Rob Blacklock recalls his experience of studying medicine in the 1960s and shares the path he took to becoming a consultant urological surgeon.
Alexander Robert Eadie Blacklock
|Year of Graduation
At the moment
I am a retired consultant urological surgeon. I fully retired from all clinical practice at the age of 65 but continued to be involved with surgical exams – as an examiner and then as an assessor for the Intercollegiate MRCS exams until I became time expired. I am still involved with the Medical School of the University of Warwick in various capacities. I am honorary medical advisor to Kenilworth Rugby Football Club. I am a member of local medical societies and clubs and a trustee of the City of Coventry Male Voice Choir.
Your time at the University
I have Scottish ancestry so was very keen to attend a Scottish university. I have always wanted to be a doctor and had a great uncle who was a graduate of Edinburgh University Medical School so it was the first university to which I applied.
In 1963 applying for Medical School was relatively simple. I submitted an application form with a covering letter from my headmaster and was then sent a provisional acceptance. No interview or other assessment. I achieved the required grades at A level (no grade As required) and going up to Edinburgh found I was to start in the second year of the six-year medical course. The majority of my year, who had taken Scottish Higher Exams, had started in the first year so when I arrived I was very much a new boy. In October 1963 I found myself at the age of 17.5 years cutting up dead bodies while still not legally being allowed to drink alcohol!
In October 1963 I found myself at the age of 17.5 years cutting up dead bodies while still not legally being allowed to drink alcohol!
I settled in to student life quickly. I initially stayed in student digs but later moved into a flat with friends. The medical curriculum in those days was broadly split in to pre-clinical studies (basic medical sciences) for the first three years and then having passed the requisite exams, clinical studies with exposure to patients for the last three years. The pre-clinical studies were based in the Medical School in Teviot Place which was adjacent to the Men’s Union which became the social hub for myself and friends. The Men’s Union hosted debates, meetings, beer drinking competitions, Saturday night dances, balls, etc and the bar in the basement on a Saturday night was the place to be to find out the addresses of parties for later in the evening! I particularly remember the annual Charity Week with border raids, ball and floats procession along Princes Street on the final Saturday afternoon. I also remember the torchlight processions to Carlton Hill.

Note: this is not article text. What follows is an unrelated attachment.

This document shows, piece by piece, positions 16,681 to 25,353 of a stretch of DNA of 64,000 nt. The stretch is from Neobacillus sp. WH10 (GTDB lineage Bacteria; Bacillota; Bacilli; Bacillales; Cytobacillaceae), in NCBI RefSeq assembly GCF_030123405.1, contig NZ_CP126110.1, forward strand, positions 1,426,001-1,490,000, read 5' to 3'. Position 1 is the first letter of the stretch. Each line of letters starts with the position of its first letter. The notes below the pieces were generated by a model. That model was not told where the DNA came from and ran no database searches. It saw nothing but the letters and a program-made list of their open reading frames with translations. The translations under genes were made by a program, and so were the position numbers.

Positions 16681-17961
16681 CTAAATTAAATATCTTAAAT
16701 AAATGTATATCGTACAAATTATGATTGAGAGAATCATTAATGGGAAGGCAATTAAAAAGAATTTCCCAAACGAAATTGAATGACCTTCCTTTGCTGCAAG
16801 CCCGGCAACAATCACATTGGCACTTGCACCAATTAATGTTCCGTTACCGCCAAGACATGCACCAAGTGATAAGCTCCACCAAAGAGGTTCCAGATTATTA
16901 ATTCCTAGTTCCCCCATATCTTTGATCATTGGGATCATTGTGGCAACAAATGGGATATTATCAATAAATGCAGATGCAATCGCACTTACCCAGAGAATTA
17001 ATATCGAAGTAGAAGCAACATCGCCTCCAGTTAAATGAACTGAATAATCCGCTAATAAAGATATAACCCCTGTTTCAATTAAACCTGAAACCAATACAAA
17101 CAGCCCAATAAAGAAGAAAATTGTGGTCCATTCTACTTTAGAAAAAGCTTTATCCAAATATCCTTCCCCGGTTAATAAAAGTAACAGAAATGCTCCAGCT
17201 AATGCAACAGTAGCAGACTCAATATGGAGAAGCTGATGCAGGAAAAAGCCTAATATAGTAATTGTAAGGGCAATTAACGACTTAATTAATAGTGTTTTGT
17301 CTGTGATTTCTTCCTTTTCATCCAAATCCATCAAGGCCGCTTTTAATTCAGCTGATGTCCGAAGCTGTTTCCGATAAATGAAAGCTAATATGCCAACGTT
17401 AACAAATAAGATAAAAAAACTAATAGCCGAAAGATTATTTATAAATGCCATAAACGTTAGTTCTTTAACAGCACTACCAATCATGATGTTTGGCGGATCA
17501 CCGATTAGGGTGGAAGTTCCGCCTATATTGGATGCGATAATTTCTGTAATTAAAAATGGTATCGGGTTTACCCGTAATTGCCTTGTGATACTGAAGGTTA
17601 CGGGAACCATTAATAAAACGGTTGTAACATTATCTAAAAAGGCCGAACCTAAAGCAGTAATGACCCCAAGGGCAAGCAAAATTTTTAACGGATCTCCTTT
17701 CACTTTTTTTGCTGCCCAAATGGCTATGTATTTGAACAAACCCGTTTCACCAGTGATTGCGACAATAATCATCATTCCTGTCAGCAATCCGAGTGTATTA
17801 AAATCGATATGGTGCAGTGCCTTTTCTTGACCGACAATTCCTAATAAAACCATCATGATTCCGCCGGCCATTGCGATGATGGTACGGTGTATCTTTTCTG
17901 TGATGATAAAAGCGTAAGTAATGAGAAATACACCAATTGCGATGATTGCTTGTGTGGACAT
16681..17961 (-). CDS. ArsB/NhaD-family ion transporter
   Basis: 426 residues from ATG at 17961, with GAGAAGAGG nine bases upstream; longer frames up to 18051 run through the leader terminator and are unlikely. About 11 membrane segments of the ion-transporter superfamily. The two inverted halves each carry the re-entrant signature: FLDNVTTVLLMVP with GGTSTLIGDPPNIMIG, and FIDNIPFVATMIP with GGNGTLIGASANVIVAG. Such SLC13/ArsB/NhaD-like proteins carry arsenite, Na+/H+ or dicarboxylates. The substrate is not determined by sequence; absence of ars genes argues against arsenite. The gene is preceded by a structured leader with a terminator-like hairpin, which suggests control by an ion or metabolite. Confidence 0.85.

The Royal Dick Vet held dances on a Saturday night and it was at one of these that I met a History student who subsequently became my wife after we had both graduated.
Your experiences since leaving the University
Before graduating in 1968 a friend in the year had suggested going abroad to do our houseman year. He found out about various places including Barbados. I applied to the Queen Elizabeth Hospital in Barbados and was accepted. (My friend married instead so stayed in the UK.)
After an amazing year in the West Indies I had decided on a career in surgery so on returning to the UK, after first getting married, I set about doing this. After a spell as a GP in my home town I became a junior anaethetist in York for 15 months while studying for my primary surgical exams. I then moved back to Edinburgh and after senior house officer posts became a surgical registrar on the three-year surgical training rotation. During this time I passed the final surgical exams and became a Fellow of the Royal College of Surgeons of Edinburgh. We then left Edinburgh to move down to Birmingham so that I could take up a senior registrar post in urology. I was subsequently appointed as a consultant urological surgeon to the Coventry hospitals based in the new Walsgrave Hospital, which in time became the Teaching Hospital for the new Medical School of Warwick University (University Hospital of Coventry and Warwickshire).
Your Covid-19 experience
At the beginning of the lockdown I received an email from the General Medical Council to inform me that my name had been re-instated on the Medical Register and that I was now good to go to fight the coronavirus! I was surprised as I thought that only doctors who had retired in the last five years were being recalled. However I was happy to help and after an initial telephone conversation with someone from Capita (to whom recruitment had been outsourced) I completed forms online and submitted these with a photograph of myself holding my passport open at the photograph page. Heard nothing, then was asked to submit all the information again for a Disclosure and Barring Service (DBS) check into any possible criminal background. Finally, before the end of April, I was informed that all hurdles had been cleared but since then I have not been contacted as the NHS has fortunately been able to cope with managing the Covid-19 pandemic.
Edinburgh is a tremendous place to live and study and in my top best three cities in the world. While it is very important to take advantage of the world-class university teaching to achieve academic success it is also important to use the time at the University to meet, socialise and interact with students and staff from different faculties and cultures.